What is a good way to migrate DB changes from Development to QA to Production environments? Currently we:

  1. Script the change in a SQL file and attach that to a TFS work item.
  2. The work is peer-reviewed
  3. When the work is ready for testing then the SQL is run on QA.
  4. The work is QA tested
  5. When the work is ready for production then the SQL is run on the production databases.

The problem with this is that it is very manual. It relies on the developer remembering to attach the sql or the peer-reviewer catching it if the developer forgets. Sometimes, it ends up being the tester or QA deployer who discovers the problem.

A secondary problem is that you sometimes end up needing to manually coordinate changes if two separate tasks change the same database object. This may just be the way it is but it still seems like there should be some automated way of "flagging" these issues or something.

Our setup: Our development shop is full of developers with a lot of DB experience. Our projects are very DB oriented. We are mainly a .NET and MS SQL shop. Currently we are using MS TFS Work Items to track our work. This is handy for code changes because it links the changesets to the work items so I can find out exactly what changes I need to include when migrating to QA and Production environments. We are not currently using a DB project but may switch to that in the future (maybe that is part of the answer).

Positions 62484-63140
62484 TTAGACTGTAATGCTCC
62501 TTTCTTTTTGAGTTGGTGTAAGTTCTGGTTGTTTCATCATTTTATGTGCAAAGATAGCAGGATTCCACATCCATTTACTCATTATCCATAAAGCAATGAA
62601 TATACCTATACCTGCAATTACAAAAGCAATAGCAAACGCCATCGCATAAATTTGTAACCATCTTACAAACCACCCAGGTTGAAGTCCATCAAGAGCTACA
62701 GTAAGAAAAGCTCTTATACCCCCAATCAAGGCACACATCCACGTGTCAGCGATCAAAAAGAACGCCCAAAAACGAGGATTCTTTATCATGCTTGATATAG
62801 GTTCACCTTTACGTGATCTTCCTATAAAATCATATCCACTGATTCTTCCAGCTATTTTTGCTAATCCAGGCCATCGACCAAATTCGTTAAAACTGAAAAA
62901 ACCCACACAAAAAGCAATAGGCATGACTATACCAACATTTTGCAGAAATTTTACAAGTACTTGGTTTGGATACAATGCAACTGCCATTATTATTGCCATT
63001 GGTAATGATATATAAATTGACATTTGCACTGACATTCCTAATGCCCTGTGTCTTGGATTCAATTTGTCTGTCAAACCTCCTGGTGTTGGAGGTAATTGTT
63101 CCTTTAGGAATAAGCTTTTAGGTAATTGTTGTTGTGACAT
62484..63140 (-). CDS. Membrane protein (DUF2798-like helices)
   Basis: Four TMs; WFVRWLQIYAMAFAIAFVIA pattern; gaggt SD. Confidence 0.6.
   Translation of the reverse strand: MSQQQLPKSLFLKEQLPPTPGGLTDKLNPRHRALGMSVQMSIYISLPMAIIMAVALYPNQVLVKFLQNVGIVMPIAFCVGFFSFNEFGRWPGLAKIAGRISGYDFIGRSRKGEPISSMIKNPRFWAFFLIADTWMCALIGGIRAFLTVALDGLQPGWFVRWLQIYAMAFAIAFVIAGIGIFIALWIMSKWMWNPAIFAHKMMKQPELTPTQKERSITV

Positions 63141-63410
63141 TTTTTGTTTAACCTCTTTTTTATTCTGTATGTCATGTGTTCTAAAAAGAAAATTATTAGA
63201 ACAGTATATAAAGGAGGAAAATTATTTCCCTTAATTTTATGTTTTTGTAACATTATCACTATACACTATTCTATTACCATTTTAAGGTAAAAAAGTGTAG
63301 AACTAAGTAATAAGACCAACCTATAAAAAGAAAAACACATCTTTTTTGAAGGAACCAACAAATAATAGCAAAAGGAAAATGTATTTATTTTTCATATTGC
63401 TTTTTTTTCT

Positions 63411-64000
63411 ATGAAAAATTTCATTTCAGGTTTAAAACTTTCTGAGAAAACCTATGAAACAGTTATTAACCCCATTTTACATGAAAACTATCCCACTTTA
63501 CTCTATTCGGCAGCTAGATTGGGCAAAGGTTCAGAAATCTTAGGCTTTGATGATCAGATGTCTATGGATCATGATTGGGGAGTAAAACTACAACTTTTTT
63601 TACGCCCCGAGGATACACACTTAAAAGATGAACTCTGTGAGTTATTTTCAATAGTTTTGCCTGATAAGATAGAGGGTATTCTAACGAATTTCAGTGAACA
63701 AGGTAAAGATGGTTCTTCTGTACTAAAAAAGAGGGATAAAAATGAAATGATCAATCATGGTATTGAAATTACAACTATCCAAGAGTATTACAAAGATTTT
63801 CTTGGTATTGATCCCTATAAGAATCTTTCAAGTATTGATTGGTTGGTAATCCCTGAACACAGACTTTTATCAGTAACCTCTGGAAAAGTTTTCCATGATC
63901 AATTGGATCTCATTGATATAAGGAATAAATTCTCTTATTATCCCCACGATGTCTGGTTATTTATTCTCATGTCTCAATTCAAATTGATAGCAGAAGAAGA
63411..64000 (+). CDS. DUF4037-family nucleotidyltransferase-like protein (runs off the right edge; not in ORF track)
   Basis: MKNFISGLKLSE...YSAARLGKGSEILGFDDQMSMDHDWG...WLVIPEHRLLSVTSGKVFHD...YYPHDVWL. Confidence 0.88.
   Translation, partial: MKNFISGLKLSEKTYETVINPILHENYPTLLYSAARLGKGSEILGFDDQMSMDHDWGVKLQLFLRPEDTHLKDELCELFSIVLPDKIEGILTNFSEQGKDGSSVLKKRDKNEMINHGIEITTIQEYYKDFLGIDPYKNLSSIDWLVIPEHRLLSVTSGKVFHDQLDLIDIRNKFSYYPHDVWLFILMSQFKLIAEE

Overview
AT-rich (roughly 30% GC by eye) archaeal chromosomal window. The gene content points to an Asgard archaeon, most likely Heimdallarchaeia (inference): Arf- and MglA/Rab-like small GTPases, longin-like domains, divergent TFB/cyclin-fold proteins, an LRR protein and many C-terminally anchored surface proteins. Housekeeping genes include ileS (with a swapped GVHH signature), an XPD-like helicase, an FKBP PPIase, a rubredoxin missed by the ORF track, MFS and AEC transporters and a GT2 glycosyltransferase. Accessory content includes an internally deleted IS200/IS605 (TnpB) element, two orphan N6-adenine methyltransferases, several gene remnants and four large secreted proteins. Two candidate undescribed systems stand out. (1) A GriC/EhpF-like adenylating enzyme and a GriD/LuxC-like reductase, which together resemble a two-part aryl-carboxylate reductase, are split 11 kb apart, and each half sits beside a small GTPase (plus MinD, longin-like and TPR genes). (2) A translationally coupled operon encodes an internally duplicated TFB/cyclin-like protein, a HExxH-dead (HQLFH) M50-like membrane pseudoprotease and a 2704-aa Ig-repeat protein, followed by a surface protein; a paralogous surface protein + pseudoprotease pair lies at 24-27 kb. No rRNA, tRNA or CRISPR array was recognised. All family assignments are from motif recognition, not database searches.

I am very used to my source control system taking care of things like this for me and would like to have the same thing for my SQL.


5 Answers 5


In a VS environment, I've always used database projects to implement the update scripts. I tend to use unimaginative names like "DatabaseUpdate17.sql" or "PriceUpdateFebruary2010.sql" for my scripts. Having them as database projects lets me tie them to Team Server tasks, bugs (and if we did code reviews, to them as well). I also include in each database (that I have authority over) a table specifically for the collection of changes to the schema.

CREATE TABLE [dbo].[AuditDDL](
    [EventData] [xml] NULL,                    -- what did they do
    [EventUser] varchar(100) NOT NULL,         -- who did it
    [EventTime] [datetime] DEFAULT (getdate()) -- when did they do it

Well, that takes care of 3 of the 6 Ws.

INSERT INTO AuditDDL(EventData, EventUser)
SELECT EVENTDATA(), original_login()

I include an insert statement to log the beginning of a patch as well as the end of a patch. Events happening outside of patches are things to look into.

For example, a "begin patch" insert for "patch 17" would look like:

INSERT INTO [dbo].[AuditDDL]